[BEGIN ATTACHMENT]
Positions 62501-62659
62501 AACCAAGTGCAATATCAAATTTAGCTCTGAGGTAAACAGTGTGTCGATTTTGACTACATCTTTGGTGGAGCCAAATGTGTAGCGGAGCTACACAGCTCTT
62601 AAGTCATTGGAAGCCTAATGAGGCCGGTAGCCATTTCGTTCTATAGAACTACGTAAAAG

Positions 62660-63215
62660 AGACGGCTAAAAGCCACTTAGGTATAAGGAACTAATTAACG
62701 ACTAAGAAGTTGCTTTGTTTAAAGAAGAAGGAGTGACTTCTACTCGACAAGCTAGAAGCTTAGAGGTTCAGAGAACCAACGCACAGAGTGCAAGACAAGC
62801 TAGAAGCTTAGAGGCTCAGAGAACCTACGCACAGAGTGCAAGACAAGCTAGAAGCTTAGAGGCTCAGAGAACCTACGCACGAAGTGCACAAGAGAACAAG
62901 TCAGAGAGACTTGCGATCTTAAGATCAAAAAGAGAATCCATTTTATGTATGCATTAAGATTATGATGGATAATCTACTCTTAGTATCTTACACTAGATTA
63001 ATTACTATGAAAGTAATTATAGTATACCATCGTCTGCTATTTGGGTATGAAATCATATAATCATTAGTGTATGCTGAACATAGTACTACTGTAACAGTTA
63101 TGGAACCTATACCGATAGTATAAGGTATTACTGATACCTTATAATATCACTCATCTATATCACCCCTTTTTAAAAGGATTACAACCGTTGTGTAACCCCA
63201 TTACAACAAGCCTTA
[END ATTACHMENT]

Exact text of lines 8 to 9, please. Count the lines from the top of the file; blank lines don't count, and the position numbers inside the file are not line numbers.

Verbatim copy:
62901 TCAGAGAGACTTGCGATCTTAAGATCAAAAAGAGAATCCATTTTATGTATGCATTAAGATTATGATGGATAATCTACTCTTAGTATCTTACACTAGATTA
63001 ATTACTATGAAAGTAATTATAGTATACCATCGTCTGCTATTTGGGTATGAAATCATATAATCATTAGTGTATGCTGAACATAGTACTACTGTAACAGTTA